Many people don't know they are eligible for complimentary Microsoft software and services. You can help spread the word to ensure that people in your community are making the best of what's available to them.
Microsoft and many other suppliers offer technology donations through TechSoup. Microsoft has donated more than $19,000,000 worth of technology to NZ nonprofits through this programme.
Microsoft's BizSpark programme provides complimentary software, cloud services and access to a community of partners around the world who are involved in supporting software-fueled innovation and the next generation of technology entrepreneurs.
For home users and small businesses, Microsoft Security Essentials is a complimentary download from Microsoft that is simple to install, easy to use, and is automatically updated to protect Windows PCs with the latest anti-malware technology.
Māori language packs
Complimentary Māori language packs are available for Microsoft Windows and Microsoft Office are available to translate commonly-used features, giving people the choice to use the technology in a language that is familiar.
Microsoft offers a number of services free of charge to help people live and work a little smarter. Here’s a quick overview of technology to make life a little simpler and more fun. More than a million Kiwis use at least one of these services, and you'll probably find something that's useful for you and your community.
Protect your online safety
For Cyber-Safety Awareness Week this year, we featured top tips to help you keep safer and more secure online.
This week we were thrilled to host 2,000 Kiwi professionals who work with cutting edge technology to attend three days of deep technical training at the Microsoft TechEd 2011 conference in Auckland. Since we started running the event 1996, our goal has been to work with a community of experts to offer a world class event right here in New Zealand. We hope it will help these professionals keep their skills current in the rapidly changing world of technology.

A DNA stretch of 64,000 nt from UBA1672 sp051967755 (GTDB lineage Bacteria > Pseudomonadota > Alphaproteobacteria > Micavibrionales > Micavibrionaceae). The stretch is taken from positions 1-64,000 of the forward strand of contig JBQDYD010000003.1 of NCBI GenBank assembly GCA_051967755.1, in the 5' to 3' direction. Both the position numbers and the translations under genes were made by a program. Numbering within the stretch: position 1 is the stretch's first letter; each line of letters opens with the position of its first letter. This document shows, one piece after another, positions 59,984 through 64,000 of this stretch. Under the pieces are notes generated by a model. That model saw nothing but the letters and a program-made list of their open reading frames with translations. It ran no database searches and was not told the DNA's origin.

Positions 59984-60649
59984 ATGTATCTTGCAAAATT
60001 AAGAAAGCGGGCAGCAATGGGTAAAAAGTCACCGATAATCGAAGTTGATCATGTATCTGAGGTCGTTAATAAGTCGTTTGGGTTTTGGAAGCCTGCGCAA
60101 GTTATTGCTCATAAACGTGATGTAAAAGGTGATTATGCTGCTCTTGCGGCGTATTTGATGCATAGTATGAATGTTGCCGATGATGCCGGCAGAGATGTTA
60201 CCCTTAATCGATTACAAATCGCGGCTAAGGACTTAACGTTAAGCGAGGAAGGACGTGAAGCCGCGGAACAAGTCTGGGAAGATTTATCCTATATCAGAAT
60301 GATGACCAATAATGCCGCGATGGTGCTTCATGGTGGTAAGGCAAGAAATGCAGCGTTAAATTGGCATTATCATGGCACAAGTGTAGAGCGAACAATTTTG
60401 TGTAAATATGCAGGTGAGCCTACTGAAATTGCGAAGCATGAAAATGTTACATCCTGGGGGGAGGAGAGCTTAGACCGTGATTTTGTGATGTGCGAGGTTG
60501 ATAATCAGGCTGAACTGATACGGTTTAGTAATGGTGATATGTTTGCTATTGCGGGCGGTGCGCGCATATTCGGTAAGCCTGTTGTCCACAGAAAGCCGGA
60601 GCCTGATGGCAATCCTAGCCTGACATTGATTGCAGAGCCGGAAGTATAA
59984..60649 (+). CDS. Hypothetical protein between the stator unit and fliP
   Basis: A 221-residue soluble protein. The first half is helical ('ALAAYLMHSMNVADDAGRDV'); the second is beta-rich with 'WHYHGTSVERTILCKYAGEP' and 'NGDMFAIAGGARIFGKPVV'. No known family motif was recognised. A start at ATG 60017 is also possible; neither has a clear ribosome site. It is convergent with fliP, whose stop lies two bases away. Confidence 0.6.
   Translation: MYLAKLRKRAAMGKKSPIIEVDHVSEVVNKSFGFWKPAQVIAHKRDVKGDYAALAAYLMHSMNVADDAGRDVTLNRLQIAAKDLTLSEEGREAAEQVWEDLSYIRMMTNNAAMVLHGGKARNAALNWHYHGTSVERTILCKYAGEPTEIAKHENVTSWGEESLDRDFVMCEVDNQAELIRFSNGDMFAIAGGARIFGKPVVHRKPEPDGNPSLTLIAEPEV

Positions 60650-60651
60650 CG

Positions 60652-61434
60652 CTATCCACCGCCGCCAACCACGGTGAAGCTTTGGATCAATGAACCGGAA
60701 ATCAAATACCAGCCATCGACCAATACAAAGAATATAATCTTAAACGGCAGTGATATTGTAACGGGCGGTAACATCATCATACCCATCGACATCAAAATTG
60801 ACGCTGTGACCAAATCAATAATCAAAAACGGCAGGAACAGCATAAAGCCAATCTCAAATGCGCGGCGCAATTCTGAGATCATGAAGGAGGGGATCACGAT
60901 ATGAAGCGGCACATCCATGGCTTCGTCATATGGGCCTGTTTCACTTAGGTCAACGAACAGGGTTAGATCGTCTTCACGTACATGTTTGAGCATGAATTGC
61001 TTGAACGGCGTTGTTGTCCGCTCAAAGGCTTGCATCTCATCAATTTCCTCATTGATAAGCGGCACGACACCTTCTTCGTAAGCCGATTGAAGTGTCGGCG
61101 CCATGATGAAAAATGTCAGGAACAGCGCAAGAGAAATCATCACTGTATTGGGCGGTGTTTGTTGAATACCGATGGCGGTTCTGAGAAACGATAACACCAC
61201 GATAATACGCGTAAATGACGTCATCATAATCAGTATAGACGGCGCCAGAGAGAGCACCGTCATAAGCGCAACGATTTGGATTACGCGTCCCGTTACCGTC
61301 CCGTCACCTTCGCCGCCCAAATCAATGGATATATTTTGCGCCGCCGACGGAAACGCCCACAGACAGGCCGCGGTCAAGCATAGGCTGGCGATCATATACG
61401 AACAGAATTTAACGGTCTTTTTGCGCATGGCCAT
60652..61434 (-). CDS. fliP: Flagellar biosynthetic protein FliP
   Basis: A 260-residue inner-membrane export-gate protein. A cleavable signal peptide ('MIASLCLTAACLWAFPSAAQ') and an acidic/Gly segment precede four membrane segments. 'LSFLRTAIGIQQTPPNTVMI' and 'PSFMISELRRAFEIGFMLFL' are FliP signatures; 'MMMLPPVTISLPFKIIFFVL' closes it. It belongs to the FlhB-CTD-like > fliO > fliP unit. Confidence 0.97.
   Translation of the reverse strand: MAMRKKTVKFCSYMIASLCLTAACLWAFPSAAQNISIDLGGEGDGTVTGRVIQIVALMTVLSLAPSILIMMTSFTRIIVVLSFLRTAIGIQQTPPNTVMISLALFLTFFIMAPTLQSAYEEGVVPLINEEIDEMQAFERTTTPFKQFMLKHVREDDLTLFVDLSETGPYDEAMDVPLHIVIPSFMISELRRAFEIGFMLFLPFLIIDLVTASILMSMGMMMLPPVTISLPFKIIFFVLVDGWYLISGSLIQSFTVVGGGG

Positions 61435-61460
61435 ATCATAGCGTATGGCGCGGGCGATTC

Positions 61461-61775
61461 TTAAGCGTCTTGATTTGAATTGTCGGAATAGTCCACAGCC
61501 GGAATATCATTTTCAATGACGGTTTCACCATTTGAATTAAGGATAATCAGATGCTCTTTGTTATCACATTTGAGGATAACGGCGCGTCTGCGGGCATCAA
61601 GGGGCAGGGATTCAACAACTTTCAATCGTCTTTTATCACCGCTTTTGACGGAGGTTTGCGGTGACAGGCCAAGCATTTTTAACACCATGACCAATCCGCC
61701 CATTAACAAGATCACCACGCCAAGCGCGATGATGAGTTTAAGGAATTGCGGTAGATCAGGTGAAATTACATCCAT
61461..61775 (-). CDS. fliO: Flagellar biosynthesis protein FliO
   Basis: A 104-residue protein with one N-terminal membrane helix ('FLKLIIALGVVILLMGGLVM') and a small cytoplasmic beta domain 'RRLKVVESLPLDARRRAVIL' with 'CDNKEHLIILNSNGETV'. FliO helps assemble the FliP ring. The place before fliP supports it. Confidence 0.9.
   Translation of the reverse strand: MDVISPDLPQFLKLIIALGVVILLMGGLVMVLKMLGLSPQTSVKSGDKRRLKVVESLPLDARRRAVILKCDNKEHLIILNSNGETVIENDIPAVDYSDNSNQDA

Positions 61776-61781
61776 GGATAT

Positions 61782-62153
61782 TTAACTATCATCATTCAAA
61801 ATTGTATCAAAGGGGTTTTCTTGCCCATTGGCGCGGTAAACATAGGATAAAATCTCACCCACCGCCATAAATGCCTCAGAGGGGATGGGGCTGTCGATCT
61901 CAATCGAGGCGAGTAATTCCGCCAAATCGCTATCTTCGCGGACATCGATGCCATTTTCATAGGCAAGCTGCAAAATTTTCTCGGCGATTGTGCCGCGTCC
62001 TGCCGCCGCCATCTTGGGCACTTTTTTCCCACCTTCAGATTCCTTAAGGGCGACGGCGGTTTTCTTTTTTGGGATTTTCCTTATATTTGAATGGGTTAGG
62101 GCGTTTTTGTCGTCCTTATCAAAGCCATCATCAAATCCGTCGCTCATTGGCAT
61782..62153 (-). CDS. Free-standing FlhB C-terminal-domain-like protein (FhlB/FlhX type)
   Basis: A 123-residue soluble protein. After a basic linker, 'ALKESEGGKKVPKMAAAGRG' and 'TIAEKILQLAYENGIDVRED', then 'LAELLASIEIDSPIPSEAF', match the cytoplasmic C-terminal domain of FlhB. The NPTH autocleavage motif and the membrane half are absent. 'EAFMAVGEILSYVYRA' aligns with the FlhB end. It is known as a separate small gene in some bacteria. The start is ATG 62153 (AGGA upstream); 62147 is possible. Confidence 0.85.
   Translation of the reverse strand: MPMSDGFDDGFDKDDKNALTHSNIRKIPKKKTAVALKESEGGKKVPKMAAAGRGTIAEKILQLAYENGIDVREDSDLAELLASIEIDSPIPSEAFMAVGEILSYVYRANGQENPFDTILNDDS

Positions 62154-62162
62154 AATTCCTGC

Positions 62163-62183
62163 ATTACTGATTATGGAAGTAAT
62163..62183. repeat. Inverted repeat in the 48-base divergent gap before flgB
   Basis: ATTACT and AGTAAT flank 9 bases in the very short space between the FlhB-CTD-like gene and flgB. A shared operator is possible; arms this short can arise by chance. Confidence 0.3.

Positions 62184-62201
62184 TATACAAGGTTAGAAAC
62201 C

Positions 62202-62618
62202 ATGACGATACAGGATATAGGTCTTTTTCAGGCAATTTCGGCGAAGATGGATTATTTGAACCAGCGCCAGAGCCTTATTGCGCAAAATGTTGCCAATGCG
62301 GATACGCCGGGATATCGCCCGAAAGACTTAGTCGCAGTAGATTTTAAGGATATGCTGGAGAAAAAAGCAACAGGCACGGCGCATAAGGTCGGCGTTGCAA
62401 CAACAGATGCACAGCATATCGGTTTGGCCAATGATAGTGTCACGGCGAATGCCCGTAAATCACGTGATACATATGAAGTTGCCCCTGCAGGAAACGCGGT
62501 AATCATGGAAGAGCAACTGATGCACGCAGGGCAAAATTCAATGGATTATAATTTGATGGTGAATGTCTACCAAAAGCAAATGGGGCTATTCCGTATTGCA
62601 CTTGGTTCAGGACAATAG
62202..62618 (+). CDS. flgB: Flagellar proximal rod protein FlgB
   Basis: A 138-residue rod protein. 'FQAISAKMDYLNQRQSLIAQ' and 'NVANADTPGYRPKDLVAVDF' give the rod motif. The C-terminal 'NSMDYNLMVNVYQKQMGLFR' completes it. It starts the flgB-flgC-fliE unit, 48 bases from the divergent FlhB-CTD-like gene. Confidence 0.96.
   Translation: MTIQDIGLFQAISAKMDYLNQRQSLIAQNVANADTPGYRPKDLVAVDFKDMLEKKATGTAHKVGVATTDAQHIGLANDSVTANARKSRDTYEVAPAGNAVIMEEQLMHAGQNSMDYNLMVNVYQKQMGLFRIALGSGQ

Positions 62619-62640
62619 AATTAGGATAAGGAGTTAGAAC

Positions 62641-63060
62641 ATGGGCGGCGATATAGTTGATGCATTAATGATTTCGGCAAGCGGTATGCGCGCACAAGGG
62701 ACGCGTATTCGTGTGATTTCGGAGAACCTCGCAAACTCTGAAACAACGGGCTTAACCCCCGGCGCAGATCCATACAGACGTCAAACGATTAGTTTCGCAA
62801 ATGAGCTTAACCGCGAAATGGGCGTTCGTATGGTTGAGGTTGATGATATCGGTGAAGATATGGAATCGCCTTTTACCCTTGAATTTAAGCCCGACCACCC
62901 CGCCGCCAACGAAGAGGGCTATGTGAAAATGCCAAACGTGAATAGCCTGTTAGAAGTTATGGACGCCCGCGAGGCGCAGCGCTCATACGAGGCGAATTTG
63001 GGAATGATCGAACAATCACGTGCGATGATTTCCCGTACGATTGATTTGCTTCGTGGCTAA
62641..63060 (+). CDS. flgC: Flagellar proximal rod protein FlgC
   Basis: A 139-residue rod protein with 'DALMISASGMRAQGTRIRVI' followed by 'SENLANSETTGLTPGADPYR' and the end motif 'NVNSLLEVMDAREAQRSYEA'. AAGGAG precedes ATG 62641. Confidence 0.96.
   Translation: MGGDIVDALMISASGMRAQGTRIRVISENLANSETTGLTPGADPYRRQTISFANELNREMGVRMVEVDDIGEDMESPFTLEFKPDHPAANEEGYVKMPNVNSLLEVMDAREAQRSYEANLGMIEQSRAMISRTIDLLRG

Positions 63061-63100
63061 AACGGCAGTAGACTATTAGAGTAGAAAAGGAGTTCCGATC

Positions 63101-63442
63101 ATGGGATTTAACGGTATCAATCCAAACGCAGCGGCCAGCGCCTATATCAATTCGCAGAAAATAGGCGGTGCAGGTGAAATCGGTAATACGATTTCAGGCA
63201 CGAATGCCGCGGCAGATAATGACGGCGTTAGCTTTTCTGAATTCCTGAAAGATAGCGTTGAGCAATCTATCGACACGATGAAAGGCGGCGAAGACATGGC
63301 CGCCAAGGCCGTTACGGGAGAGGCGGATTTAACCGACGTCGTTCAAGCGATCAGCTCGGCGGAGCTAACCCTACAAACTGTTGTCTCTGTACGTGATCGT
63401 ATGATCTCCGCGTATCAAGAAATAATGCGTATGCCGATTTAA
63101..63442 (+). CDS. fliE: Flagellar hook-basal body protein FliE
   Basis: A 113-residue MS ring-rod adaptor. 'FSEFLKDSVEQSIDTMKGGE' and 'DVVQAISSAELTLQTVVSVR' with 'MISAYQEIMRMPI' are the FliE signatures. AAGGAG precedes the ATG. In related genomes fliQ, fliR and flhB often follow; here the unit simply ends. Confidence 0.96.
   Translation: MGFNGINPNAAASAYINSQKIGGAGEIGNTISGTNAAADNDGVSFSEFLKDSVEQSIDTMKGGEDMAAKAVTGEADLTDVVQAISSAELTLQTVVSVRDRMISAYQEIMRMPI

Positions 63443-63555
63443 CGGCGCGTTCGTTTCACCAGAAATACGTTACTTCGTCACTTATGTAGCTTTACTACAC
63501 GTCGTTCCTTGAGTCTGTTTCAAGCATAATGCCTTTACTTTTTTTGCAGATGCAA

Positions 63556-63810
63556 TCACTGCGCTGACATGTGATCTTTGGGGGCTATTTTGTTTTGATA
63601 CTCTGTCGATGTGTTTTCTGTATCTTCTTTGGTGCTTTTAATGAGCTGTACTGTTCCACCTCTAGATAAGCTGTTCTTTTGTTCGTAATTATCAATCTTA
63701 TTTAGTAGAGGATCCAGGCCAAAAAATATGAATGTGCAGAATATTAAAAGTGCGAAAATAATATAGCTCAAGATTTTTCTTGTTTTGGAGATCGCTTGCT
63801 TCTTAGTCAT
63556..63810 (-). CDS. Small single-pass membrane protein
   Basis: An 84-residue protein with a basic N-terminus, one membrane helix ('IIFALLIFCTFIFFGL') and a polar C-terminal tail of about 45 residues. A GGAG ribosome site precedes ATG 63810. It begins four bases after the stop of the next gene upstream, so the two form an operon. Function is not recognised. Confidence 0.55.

Malicious attempts to infiltrate computer infrastructure have become more frequent and more sophisticated. When these attacks succeed, the consequences for the victims can be serious. Confidential information and personal information are at risk.
In this environment, we hear that security is often the number one consideration for organisations when considering the future of their technology infrastructure. Security is a valid concern, and we encourage organisations to consider their options carefully.
A relatively new option that has come to the fore is cloud computing. Business and government organisations can save time and money with cloud services, and they give professionals, small businesses, schools and charities unprecedented access to leading edge technology that would previously have required dedicated in-house resources that were simply beyond their means.